The Society’s Tastings & Events team Simon Mason is unashamedly biased when it comes to his favourite grape variety. Here he shares his passion for riesling and highlights its gastronomic potential
Unfairly tainted by the sea of poor quality exports from Germany in the 1980s and 1990s, the reputation of riesling still remains somewhat battered amongst the wine drinking public at large. The associations with sweetness and the tall flute bottle continue to resonate negatively for many. Certainly the distinctive bottles are a rare sight on restaurant tables. Ask those in the wine trade, however, and they will rate riesling amongst their favourite varietals. Jancis Robinson MW no less, hails it as the greatest white grape in the world and many Society members have happily already come round to this way of thinking.
Wines with a pure sense of place
Unlike chardonnay which provides a neutral backdrop for the winemaker to build his structure upon, sometimes with all the sensitivity of a 1960s’ town planner, or sauvignon blanc which tours the world like an ageing rock star with endless remixes of its one-hitwonder riff of gooseberry, grass and nettles, riesling is all about the place, the soil, the climate. Marvellously unruffled by cool climates yet tolerant of warmth, riesling can even turn moisture and humidity to its advantage, creating some of the finest botrytised sweet wines in the world. All the while conveying the precise identity and structure of the land on which it was grown. Of course I generalise wildly (and unfairly) but it is true that wise winemakers do little more than facilitate the smoothest possible transition of riesling from vine to vessel, ensuring that along the way, they capture the essence of their particular patch of soil. By generally eschewing malolactic fermentation, new oak, or indeed, blending with other varietals, the best rieslings are pure expressions of their terroir. Perhaps you can tell that I am an enthusiast?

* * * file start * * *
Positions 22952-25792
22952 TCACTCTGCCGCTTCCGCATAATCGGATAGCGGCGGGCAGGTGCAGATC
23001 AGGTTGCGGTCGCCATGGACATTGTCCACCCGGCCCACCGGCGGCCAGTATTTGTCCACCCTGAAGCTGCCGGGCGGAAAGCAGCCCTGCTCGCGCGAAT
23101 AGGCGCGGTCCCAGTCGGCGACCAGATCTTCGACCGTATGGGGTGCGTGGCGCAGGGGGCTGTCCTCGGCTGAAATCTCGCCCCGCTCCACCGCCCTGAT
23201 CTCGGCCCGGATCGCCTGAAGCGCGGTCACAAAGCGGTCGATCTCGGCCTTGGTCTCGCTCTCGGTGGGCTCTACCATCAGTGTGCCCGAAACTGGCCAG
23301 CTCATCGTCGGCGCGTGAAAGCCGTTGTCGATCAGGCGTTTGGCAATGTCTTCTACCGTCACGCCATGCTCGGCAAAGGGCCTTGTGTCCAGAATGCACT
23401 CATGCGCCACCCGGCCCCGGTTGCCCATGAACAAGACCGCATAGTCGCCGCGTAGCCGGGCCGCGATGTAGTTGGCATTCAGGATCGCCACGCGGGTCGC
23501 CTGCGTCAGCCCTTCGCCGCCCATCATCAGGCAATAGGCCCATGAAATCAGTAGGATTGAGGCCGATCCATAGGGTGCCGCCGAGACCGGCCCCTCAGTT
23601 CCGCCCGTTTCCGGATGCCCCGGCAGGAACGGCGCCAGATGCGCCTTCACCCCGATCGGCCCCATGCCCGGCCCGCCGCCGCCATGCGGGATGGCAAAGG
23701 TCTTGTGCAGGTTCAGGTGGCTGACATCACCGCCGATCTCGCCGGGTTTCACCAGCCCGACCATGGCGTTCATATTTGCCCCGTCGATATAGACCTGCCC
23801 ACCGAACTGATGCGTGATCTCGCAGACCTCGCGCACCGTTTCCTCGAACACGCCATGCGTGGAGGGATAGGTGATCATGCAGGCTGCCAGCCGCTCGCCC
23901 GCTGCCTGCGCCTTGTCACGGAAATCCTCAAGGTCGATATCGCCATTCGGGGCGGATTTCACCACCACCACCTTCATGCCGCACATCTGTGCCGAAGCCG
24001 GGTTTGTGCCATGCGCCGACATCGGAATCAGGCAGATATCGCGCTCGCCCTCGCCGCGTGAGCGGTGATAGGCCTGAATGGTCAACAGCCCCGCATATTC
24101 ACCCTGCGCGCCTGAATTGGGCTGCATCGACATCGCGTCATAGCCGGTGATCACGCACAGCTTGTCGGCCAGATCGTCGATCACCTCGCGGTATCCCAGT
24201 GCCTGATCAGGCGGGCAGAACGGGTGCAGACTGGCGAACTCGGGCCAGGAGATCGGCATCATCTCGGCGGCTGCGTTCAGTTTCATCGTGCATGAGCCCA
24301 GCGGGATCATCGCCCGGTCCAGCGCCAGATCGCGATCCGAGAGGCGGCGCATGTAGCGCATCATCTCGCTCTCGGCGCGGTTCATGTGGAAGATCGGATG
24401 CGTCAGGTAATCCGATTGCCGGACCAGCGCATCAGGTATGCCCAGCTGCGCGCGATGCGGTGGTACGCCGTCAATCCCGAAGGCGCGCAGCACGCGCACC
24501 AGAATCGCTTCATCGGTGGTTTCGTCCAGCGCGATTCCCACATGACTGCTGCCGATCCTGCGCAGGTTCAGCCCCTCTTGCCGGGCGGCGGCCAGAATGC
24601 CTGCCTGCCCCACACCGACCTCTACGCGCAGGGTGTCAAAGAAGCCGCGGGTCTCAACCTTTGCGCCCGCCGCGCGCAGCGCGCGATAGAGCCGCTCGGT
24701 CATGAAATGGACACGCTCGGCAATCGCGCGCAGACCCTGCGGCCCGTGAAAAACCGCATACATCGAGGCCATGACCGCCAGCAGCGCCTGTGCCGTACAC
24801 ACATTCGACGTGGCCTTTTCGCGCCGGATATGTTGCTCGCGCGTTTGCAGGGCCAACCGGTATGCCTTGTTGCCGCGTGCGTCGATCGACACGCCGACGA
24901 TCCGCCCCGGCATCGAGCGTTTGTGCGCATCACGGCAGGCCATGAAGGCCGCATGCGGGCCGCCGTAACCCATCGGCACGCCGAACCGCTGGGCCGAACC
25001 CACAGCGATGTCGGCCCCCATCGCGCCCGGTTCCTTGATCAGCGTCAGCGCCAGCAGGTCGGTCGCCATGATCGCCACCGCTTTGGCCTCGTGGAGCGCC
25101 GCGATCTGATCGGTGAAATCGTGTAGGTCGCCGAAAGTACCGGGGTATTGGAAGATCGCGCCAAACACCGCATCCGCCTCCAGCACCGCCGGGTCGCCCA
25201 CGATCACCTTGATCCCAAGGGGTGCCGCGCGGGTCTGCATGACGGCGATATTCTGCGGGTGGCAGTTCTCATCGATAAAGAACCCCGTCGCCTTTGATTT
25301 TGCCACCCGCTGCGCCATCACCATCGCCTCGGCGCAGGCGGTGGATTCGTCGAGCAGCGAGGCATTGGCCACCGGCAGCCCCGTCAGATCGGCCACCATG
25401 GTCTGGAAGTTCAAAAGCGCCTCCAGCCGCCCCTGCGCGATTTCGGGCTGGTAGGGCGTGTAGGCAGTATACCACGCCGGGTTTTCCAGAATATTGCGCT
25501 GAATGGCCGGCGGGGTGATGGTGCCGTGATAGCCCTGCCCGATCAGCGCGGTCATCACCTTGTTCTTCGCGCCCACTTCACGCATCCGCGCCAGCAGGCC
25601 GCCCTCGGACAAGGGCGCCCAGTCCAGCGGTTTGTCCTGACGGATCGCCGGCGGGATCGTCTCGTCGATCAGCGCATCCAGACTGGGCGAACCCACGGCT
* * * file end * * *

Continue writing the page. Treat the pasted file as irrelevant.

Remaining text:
Much more than an aperitif wine
From its spiritual homeland in the Mosel, wines such as The Society’s Saar Riesling, produced for us by
Reichsgraaf von Kesselstatt, offer just off-dry sweetness and delicate peach fruit as well as a refreshing core of acidity. A delicious wine for afternoon drinking and, indeed, this is how many rieslings are viewed: light, delicate and perhaps a little frivolous. Fine as an aperitif but once the food comes out, some think that it is time to move on to the more serious players.
This in my view is a mistake. Even a delicate German riesling pairs extremely well with food. The touch of sweetness present in the wine works with foods that often require a fruit sauce – gammon or roast pork for example. The natural high acidity of the riesling cuts through the slightly bland fattiness of the meat, the delicate fruit lifts the flavours and the hint of sweetness offsets the salt of the gammon. It may raise an eyebrow or two but you could do a lot worse than a glass of riesling at your next hog roast – perhaps the Trittenheimer Apotheke Riesling Kabinett 2012 from Josef Schmitt. Off-dry and currently youthful with a delicate floral bouquet, the moderately light 11% alcohol is also to be welcomed.